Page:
Monday, May 23, 2022


Pennsylvania tries to land a regional hydrogen hub, a new study confirms college grads are twice as likely to get good jobs, and a U.S. military plane flies 35 tons of baby formula from Germany to Indianapolis.


Operation Fly Formula's first shipment arrives, worries of global food shortages grow, President Biden is concerned about a monkeypox outbreak, and a poll says Americans support the Title 42 border policy.


From off-Broadway to West Virginia: the stories of the deadly Upper Big Branch mine explosion, baby formula is on its way back to grocery shelves, and federal funds will combat consolidation in meatpacking.

Chicago High Schoolers Educate Voters on Civic Duty


Wednesday, October 28, 2020   

CHICAGO -- While they can't legally cast a ballot themselves yet, dozens of Illinois high school students are working to ensure that people of voting age understand the importance of their civic duty.

As part of the WOKE Project, roughly 130 young people from three Chicago-area high schools are working the phones and pounding pavement to offer nonpartisan election information to eligible voters.

Jasmine Roach, 17, a junior at Prosser Career Academy, said the work they're doing is very important to her, personally.

"I get to vote next year, so I learn a lot through this program," she said. "It helped me learn about the politics, what's going on with the election, what can we do to get our voices heard, especially in the Black and Brown community."

Following the Centers for Disease Control and Prevention's COVID-19 guidelines, some students are manning a phone bank tonight while others will drop off literature in person. The WOKE Project, which stands for "Working On Knowledge and Equity", brings together educators and students of color for learning beyond the classroom, with a focus on direct engagement in their communities. Thirteen civics classes are part of this week's get-out-the vote effort.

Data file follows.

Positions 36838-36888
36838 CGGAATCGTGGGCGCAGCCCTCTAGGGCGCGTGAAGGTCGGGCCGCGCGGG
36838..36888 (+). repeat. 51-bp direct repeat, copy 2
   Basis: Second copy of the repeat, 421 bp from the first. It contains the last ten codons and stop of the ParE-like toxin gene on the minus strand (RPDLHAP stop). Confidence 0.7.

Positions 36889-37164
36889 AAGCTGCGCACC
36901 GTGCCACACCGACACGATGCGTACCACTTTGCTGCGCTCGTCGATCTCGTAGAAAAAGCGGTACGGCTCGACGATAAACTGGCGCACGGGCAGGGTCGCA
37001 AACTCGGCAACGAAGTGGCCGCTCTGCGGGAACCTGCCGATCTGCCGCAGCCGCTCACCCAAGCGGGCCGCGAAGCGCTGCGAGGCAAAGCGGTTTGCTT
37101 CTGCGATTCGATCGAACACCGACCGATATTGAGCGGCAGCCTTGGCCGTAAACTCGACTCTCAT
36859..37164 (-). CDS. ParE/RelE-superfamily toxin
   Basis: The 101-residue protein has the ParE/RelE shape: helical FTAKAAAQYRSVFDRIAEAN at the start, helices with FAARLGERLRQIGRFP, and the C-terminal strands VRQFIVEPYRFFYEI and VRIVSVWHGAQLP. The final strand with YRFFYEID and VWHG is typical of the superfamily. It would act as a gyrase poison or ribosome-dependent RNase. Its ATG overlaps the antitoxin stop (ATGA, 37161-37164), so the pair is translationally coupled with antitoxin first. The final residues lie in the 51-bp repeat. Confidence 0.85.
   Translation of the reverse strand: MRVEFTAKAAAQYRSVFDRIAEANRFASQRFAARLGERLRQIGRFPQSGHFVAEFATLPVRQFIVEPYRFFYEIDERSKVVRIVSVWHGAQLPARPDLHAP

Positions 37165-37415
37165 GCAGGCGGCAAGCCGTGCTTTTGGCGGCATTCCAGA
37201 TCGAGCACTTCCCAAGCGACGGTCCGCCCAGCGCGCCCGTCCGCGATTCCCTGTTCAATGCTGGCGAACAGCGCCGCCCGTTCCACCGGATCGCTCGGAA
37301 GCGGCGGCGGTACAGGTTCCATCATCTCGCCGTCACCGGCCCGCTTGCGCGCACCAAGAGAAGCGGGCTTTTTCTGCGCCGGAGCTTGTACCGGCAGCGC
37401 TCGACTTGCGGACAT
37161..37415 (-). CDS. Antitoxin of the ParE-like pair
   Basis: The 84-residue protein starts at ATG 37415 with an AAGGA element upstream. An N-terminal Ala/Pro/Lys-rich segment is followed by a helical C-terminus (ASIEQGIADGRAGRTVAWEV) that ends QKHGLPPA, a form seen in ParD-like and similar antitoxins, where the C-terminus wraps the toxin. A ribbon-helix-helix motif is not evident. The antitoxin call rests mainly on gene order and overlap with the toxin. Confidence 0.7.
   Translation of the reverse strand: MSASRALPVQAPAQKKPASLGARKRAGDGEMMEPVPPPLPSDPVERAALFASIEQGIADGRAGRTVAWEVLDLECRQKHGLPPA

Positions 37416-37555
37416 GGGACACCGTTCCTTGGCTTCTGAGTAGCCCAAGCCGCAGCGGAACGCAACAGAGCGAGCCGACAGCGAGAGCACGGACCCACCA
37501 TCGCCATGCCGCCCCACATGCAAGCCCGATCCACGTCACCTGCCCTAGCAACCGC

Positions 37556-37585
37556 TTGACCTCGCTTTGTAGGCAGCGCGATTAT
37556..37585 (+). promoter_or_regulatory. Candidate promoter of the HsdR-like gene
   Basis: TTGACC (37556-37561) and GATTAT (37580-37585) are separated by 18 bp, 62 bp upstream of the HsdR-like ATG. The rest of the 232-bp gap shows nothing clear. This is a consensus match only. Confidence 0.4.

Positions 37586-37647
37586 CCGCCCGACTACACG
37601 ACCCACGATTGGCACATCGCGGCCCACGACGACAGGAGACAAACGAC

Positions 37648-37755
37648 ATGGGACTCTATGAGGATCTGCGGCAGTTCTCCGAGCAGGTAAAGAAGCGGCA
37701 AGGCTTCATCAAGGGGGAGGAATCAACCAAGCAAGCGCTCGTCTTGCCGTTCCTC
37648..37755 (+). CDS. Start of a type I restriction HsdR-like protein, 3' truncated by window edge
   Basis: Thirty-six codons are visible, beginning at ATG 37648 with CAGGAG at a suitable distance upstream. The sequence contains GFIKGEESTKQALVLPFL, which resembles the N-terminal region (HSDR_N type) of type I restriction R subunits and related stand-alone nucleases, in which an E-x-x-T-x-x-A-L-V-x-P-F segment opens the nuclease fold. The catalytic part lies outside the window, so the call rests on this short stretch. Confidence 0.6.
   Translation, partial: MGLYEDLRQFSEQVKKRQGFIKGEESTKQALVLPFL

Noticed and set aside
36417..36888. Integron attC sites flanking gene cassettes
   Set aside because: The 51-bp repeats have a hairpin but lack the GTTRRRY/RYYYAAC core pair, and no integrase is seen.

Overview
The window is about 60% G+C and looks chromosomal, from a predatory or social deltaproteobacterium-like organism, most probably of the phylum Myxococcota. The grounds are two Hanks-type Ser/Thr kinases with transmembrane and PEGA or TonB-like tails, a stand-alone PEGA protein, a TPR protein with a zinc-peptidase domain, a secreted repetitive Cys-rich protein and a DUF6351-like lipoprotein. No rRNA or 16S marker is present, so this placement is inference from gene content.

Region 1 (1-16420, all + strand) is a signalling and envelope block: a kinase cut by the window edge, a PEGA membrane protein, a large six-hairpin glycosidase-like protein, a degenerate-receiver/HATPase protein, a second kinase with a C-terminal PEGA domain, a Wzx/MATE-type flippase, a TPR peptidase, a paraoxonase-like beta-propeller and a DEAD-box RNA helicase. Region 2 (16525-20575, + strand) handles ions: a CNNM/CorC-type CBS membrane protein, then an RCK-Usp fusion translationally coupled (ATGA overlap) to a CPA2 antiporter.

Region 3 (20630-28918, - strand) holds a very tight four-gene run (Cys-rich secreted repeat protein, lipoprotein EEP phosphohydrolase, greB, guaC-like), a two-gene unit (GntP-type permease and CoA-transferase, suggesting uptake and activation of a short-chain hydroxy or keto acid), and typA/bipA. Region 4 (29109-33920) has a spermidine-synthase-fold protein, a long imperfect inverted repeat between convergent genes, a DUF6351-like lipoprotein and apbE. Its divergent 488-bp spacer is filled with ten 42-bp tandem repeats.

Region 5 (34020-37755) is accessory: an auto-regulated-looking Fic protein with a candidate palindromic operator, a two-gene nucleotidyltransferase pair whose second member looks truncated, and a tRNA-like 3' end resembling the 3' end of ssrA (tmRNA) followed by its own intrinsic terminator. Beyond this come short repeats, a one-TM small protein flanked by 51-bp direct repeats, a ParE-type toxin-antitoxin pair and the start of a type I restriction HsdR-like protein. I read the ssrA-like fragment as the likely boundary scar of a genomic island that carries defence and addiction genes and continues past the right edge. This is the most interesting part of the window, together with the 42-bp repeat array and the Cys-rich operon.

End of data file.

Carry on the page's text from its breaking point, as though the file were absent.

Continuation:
As a junior at Roosevelt High School, Alexandra Moreno, 16, said she enjoys the outreach work and believes the main point of voting is to make communities better.

"I thought it was important for our communities to be more safe, be united, to be more positive," she said. "It's kind of dangerous right now, but that's why we need to vote -- to make power, to make our community safe."

Roach said the WOKE Project helps support young people in the community who are struggling and can feel they have nowhere else to turn.

"They have programs where you can go if your mental health is not OK," she said. "If you don't have money for food, they help out with that. If you need help with homework, they help you with that, they get you tutors."

The WOKE Project is a partnership between Voices of Youth in Chicago Education and Communities United.

get more stories like this via email

Around 17% of bachelor's degrees awarded to Black students nationwide come from Historically Black Colleges and Universities, and research shows HBCUs boost economic mobility and generational wealth.(Adobe Stock)

Social Issues

One of North Carolina's oldest Historically Black Colleges and Universities is finding new ways to help students stay enrolled and graduate. Recent …

Social Issues

A new survey finds 8 in 10 Kentucky parents say afterschool programs could help their child combat social and mental-health struggles by reducing unpr…


A technology that once existed only in science fiction soon could emerge as a viable solution to climate change. The city of Flagstaff has added …


Minnesota has more than 10,000 brownfield sites, which are abandoned or idled properties in need of contamination removal. State officials will soon …

Georgetown researchers found that Black American women are the most likely to have to turn to student loans for college, and hold the most student loan debt, compared with their peers. (Adobe Stock)

Social Issues

By age 35, workers with a bachelor's degree or higher are about twice as likely as workers with just a high school diploma to have a good job - one …


The mayor of Huntington, where more than 200 homes were recently damaged by severe flooding, said now is the state's "one chance" to prevent other …

Social Issues

Alzheimer's disease is one of the leading causes of death in North Dakota, prompting state officials to launch an online dashboard, where the public …


Phone: 303.448.9105 Toll Free: 888.891.9416 Fax: 208.247.1830 Your trusted member- and audience-supported news source since 1996 Copyright 2021